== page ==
Bhima Koregaon: NIA court rejects plea to use mosquito nets in prison

It’s most cruel and inhuman to deny inmates mosquito nets, says advocate for the accused, Susan Abraham. 

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ON Thursday, a special National Intelligence Agency (‘NIA’) court in Mumbai presided by Special Judge Rajesh Kataria, rejected the plea filed by Gautam Navlakha and Sagar Gorkhe, to use mosquito nets in prison. The court allowed Navlakha and Gorkhe to use mosquito repellant ointments and natural mosquito incense sticks.  

Special judge Kataria directed the jail superintendent to take all necessary precautions against the mosquitoes and to submit a compliance report. As reported by the Times of India, the judge said, “Prison area shall be kept free from unwanted plants and weeds. Mosquito insecticide sprays and fumigation shall be done periodically. It shall be done every fortnight during rainy season”. 

Gorkhe, an activist and performer with cultural troupe Kabir Kala Manch, accused of inciting violence in the Bhima Koregaon (Elgar Parishad) case, had written to Maharashtra Home Minister Dilip Walse Patil announcing his hunger strike in protest against the conditions at Taloja jail. Activist and journalist Gautam Navlakha, who is a co-accused lodged in the same prison, approached the NIA seeking a mosquito net. Navlakha, in his plea, claimed that prison authorities took his net away.

Prison officials have reportedly claimed that a security check was conducted by its officials and nets were seized as they pose a security risk. “The mosquito nets have a long string and need to be fixed through nails in the wall. Both the string and the nails are a security risk, which can be used by prisoners to harm themselves by suicide or harm others. Mosquito repellent ointments and coils are available at the prison canteen, which many are using. The nets were seized as there are no court orders permitting them,” Indian Express has quoted a prison official as stating.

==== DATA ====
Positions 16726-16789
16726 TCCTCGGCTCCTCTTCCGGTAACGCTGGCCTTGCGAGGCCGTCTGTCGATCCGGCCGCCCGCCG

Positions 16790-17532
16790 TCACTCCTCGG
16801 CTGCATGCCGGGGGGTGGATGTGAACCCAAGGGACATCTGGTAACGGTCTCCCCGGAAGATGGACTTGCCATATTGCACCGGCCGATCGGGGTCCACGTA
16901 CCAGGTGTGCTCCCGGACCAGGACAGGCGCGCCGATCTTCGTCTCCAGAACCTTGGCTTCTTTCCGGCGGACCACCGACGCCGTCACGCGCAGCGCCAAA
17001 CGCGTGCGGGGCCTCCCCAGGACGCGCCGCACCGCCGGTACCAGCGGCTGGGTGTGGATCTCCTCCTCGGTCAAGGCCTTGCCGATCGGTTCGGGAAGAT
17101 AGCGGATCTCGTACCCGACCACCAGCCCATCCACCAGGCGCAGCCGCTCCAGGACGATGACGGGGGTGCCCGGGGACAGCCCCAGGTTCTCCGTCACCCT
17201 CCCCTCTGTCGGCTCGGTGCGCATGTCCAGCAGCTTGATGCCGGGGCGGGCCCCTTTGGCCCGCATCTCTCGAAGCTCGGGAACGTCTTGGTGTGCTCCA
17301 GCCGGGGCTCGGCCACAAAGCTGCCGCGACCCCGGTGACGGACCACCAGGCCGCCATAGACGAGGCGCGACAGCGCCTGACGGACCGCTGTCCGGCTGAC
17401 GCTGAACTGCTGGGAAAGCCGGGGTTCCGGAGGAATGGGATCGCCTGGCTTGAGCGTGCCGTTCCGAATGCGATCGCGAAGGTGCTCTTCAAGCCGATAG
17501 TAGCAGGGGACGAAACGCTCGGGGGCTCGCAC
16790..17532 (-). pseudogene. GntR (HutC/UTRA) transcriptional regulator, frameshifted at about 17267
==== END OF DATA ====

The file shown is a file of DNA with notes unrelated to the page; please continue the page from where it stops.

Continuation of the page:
Susan Abraham, one of the lawyers fighting for the Bhima Koregaon accused said, “it’s most cruel and inhuman to deny inmates mosquito nets in a mosquito-infected locality with rising cases of dengue and malaria”. 

Smita Chakraburtty, founder of Prison Aid + Action Research and honorary prison commissioner appointed by the Rajasthan Government, working to implement an open prison system in India, said, “This exposes the lack of understanding on how prisons operate on part of the State”. According to her, mosquito nets are allowed across all the prisons in India, particularly for the elderly prisoners. With Navlakha and the other accused who are above the age of 60 years and kept in high-security space, Smita says, they should be allowed mosquito nets. On the reply of the State on security risks, she said: “This is absolutely unfounded as there is no dearth of nails or threads or strings in the prison for the inmates to harm themselves and others”. 

Meanwhile, Navlakha has filed a plea for a cot on account of his difficulty sleeping on the floor; an order is awaited on the same. Further, activist Jyoti Jagtap, another co-accused in the Bhima-Koregaon (Elgar Parishad) case, has prayed for permission to read books. A reply has to be filed by the State on Jagtap’s plea. 

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